Organised by the NITI Aayog, law ministry, Department for Industrial Policy and Promotion (DIPP), National Legal Services Authority, and International Centre for Alternative Dispute Resolution, the global conference on “National Initiative Towards Strengthening Arbitration and Enforcement in India” began on October 21 at New Delhi.The President of India, Pranab Mukherjee, inaugurated the three-day conference.
President of the International Chamber of Commerce, Alexis Mourre said,“India needs to be a partner to encourage arbitration in Asia and like Singapore and Hong Kong, there is enormous potential in India.” However, he also cautioned about Section 29A of the Arbitration and Conciliation Act 1996 as being a probable roadblock to arbitration in India.
Arun Jaitley, Union Minister for Finance said, “World today looks at us. We need to have adequate infrastructure.” He also said that the object of Section 29A of the Arbitration and Conciliation Act 1996 is to expedite the disposal of arbitration.
The provision of Section 45 were highlighted by CJI Justice T. S. Thakur that allow even multi-party and non signatory to the arbitration agreement refer to arbitration.
President Pranab Mukherjee also actively supported arbitration as a way to resolve commercial disputes. He said, "State intervention in a market economy should be limited to situations of market failure-where the market left to itself cannot work out a solution. Private commercial disputes are not market failures by themselves. The private parties on their own can resolve them and businesses will continue.”
The second day of the conference was replete with six panel discussions deliberating on the provisions of the act and bringing out the shortcomings that would need to be addressed for a successful arbitration mechanism in India.
The first session focussed on setting up a world-class arbitration institution the speakers were unanimous on the fact that the parties to a dispute look for an independent, credible and neutral institution. It was suggested that India being a vast country could have multiple centres in metro cities. It was also discussed that there is need of a good framework, policy, eco-system and human capital to create world-class arbitration institution.
Moderated by KK Venugopal, the second session dealt with the good, bad and ugly aspects of the arbitration act. During this session, it was pointed that India lacks a professional arbitration bar and trained arbitrators. Establishment of institutes that would provide training to arbitrators in India was also suggested.
In the third session the panellists discussed the difference between common law and civil law and the approach under both jurisdictions. The issue of confidential arbitration was discussed and that when the parties go to court for seeking extension, the court’s order becomes public records, which is a serious concern for parties opting for confidential arbitration. It was pointed out that ‘too much judicial intervention is not looked well’.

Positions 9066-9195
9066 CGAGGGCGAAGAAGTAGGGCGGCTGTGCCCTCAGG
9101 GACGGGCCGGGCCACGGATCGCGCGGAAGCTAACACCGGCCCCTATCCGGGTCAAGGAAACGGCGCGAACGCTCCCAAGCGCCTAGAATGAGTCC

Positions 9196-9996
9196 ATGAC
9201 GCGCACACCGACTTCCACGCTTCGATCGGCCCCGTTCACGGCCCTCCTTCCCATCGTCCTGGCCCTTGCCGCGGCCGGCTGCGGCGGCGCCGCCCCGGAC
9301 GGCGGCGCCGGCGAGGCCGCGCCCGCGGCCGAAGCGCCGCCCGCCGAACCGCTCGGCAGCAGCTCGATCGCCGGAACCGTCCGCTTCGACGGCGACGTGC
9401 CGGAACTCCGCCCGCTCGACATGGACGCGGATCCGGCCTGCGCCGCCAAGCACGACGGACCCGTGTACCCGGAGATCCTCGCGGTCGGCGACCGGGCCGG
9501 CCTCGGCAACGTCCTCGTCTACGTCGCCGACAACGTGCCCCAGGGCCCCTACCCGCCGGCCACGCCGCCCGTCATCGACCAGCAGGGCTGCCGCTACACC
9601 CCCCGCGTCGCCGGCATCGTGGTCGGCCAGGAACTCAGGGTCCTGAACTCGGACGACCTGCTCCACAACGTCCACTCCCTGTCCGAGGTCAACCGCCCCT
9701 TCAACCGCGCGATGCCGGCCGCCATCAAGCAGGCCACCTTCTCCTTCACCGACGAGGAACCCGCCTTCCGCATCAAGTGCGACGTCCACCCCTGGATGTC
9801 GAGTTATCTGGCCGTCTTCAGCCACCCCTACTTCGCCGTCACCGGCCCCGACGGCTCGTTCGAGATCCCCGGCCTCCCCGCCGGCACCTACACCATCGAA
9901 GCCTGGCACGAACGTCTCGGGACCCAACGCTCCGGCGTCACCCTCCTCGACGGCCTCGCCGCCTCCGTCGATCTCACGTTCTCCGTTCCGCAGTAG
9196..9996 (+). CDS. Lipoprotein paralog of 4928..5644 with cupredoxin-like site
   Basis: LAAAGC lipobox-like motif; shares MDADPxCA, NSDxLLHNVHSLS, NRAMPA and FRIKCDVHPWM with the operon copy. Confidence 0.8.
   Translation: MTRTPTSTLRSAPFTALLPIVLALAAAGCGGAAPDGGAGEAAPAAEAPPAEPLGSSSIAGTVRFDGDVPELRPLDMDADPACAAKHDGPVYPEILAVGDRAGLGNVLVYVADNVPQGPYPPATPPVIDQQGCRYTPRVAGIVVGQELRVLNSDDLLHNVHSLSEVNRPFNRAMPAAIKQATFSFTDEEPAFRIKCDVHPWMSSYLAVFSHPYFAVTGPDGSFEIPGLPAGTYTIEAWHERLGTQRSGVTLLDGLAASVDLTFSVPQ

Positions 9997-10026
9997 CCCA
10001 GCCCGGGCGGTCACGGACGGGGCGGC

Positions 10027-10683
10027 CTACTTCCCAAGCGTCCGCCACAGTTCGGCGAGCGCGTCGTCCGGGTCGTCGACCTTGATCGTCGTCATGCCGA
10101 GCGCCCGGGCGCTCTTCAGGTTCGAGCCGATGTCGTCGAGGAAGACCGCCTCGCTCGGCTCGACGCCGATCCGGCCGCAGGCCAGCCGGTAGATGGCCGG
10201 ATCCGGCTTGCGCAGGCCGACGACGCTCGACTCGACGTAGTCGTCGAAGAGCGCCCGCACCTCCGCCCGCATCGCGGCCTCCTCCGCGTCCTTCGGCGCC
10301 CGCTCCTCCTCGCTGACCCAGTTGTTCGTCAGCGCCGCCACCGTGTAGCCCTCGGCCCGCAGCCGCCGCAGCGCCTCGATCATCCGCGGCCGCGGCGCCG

Enumerating the stages of Arbitral award, the fourth session dealt with the issue of disobedience of the awards to be treated as contempt. It was cautioned that lack of discipline among the professionals might hinder the development of arbitration. The panellists suggested sensitisation of the judiciary from lower court level.
For the creation of a world-class arbitration setup an outsider’s perspective is also important and for this the fifth session consisted of panellists academicians and professionals from other countries. Through the session the panellists highlighted that good arbitration institutions, role of judiciary and the government is essential for a successful international arbitration setup.
While all perspectives were covered, the last session of the second day involved the stakeholders in form of businessmen and corporate leaders from organisations like FICCI, IndiGo Airlines, BHEL, NHAI and JK Tyres. With most disputes arising at the ground level, the panellists stressed for settlement of the disputes at an early stage at ground level. They urged that the judiciary should respect the commercial decision.
The third day started with a session that featured the Chief Justices of India, Singapore, France, Hawaii, Bangladesh, Bhutan and Maldives. They discussed issues like delocalization of institutional arbitration, emergency arbitration, confidentiality and transparency. They also stressed on the need to keep the dialogue going and promote a community of advocates who practice in arbitrations.
Prime Minister Narendra Modi along with Chief Justice of India, Minister of Law and Justice and Attorney General came for the valedictory event.
The PM congratulated the organizers for organizing the global conference. He said, “India is the fastest growing economy, and one of the most attractive destinations for FDI. We need to fully harness these strengths. Businesses seek assurance of the prevalence of rule of law in the Indian market. They need to be assured that the rules of the game will not change overnight, in an arbitrary fashion and that commercial disputes will be resolved efficiently. A robust legal framework backed by a vibrant arbitration culture is essential.”
He highlighted the steps taken by government to amend various laws and enact new legislation for speedy resolution of commercial disputes.
Rajendra Beniwal is a lawyer practising in Supreme Court of India.
This article has been made possible because of financial support from Independent and Public-Spirited Media Foundation.